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The General Basis of Arbitrator Behavior: An Empirical Analysis of Conventional and Final-Offer Arbitration

Henry S. Farber and Max H. Bazerman
Econometrica
Vol. 54, No. 6 (Nov., 1986), pp. 1503-1528
Published by: The Econometric Society
DOI: 10.2307/1914320
Stable URL: http://www.jstor.org/stable/1914320
Page Count: 26
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The General Basis of Arbitrator Behavior: An Empirical Analysis of Conventional and Final-Offer Arbitration
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Abstract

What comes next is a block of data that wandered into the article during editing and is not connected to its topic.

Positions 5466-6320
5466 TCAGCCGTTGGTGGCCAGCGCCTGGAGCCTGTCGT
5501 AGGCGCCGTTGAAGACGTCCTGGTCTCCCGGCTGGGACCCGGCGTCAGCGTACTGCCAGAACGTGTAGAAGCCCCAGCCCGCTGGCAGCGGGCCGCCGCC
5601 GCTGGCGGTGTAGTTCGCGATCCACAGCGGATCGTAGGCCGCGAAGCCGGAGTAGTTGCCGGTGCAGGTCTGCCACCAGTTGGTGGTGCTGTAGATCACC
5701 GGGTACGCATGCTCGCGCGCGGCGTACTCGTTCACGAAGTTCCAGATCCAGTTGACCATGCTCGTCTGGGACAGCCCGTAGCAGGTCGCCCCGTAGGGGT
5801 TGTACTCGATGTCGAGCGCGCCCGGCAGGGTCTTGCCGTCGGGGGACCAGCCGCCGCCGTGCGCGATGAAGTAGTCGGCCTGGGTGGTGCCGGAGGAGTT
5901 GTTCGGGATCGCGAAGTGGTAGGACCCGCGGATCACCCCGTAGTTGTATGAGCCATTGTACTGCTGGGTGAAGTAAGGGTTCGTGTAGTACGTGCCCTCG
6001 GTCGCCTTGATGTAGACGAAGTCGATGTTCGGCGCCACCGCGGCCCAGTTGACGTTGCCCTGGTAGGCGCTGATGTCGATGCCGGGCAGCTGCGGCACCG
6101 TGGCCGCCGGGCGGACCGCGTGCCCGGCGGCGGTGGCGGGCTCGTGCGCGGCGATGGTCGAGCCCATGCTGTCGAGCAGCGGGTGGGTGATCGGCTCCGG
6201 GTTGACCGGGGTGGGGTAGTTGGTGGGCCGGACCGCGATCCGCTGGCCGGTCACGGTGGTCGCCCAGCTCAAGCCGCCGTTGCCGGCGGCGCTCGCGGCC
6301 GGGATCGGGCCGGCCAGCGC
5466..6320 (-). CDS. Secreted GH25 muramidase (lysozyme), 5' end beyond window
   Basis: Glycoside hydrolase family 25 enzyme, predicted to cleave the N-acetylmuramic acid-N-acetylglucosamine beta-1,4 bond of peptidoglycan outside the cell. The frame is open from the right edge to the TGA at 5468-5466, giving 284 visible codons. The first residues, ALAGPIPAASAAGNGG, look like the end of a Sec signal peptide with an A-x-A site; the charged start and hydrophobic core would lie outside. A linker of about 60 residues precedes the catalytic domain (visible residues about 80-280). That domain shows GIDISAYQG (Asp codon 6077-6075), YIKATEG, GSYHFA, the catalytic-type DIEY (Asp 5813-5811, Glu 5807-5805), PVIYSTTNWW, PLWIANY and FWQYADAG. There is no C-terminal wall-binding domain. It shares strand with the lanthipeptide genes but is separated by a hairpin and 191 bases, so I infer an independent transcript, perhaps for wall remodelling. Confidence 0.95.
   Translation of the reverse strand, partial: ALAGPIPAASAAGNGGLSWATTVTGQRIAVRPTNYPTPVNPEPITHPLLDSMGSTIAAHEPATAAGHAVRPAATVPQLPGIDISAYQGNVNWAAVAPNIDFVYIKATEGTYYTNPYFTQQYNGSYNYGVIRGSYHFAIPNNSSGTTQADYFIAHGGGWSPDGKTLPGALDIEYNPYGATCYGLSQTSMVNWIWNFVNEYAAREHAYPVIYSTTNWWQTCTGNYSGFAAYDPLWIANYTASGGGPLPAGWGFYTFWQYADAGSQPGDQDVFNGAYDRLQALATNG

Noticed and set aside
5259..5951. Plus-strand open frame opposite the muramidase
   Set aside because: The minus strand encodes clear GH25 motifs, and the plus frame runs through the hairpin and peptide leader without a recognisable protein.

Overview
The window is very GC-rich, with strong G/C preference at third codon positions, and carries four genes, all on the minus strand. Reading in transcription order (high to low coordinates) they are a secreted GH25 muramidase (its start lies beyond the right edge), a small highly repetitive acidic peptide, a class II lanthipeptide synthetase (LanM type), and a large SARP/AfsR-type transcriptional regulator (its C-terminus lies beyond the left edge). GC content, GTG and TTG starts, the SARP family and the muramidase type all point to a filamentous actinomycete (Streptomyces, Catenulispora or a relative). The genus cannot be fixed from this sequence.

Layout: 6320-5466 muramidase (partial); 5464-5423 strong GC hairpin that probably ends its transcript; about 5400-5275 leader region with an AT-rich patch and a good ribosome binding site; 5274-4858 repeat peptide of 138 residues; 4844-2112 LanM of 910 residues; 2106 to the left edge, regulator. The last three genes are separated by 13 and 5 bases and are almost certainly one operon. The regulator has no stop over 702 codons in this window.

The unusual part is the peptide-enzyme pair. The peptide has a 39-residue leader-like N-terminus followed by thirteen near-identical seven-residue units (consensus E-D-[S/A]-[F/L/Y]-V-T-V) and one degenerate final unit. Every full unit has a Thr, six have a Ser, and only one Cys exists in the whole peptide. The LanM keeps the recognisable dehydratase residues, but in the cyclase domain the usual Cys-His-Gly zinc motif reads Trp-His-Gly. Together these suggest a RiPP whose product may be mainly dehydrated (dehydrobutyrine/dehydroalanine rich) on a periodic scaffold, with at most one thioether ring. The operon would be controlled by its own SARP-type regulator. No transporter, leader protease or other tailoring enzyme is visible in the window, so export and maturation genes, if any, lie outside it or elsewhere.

A general model of arbitrator behavior in conventional and final-offer arbitration is developed that is based on an underlying notion of an appropriate award in a particular case. This appropriate award is defined as a function of the facts of the case independently of the offers of the parties. In conventional arbitration the arbitration award is argued to be a function of both the offers of the parties and the appropriate award. The weight that the arbitrator puts on the appropriate award relative to the offers is hypothesized to be a function of the quality of the offers as measured by the difference between the offers. In final-offer arbitration it is argued that the arbitrator chooses the offer that is closest to the appropriate award. The model is implemented empirically using data gathered from practicing arbitrators regarding their decisions in twenty-five hypothetical cases. The estimates of the general model strongly support the characterizations of arbitrator behavior in the two schemes. In addition, no substantial differences were found in the determination of the appropriate award implicit in conventional arbitration decisions and the determination of the appropriate award implicit in the final-offer decisions.

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